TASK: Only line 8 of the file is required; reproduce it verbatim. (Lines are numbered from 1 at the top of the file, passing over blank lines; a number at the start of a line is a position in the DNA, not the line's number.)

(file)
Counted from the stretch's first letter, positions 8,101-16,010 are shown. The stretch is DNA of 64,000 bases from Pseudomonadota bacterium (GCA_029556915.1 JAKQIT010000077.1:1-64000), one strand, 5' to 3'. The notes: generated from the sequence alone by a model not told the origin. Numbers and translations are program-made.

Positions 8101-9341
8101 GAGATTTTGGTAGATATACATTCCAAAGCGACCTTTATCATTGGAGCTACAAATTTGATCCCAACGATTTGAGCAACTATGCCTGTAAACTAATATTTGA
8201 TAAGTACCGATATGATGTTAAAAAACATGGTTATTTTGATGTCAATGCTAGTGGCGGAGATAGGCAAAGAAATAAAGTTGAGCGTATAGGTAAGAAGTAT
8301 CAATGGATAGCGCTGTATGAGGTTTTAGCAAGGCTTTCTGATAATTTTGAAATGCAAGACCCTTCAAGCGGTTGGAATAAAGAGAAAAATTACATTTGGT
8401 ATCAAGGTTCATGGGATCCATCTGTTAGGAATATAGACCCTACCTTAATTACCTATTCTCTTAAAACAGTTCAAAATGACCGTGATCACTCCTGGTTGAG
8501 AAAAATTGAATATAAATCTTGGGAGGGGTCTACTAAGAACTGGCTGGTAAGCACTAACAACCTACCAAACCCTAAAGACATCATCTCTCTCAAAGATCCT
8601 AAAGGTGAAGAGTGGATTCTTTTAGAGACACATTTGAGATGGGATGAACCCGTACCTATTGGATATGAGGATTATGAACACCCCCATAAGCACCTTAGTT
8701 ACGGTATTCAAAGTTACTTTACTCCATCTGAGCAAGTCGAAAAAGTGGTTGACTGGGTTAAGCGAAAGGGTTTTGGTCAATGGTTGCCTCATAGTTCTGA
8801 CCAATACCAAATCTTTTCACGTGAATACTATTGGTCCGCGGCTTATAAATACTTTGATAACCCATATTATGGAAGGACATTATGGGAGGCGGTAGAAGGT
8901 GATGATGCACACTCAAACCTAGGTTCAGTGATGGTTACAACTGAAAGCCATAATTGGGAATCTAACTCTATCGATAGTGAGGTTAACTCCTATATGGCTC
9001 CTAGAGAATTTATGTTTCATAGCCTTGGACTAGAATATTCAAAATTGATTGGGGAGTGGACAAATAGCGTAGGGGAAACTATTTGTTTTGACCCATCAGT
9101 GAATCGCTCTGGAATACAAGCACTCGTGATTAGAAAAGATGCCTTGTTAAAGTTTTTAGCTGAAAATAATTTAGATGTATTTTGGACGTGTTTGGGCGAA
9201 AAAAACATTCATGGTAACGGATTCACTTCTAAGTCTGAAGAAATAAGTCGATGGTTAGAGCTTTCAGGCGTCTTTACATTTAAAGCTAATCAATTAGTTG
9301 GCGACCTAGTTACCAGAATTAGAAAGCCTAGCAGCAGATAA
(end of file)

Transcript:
8601 AAAGGTGAAGAGTGGATTCTTTTAGAGACACATTTGAGATGGGATGAACCCGTACCTATTGGATATGAGGATTATGAACACCCCCATAAGCACCTTAGTT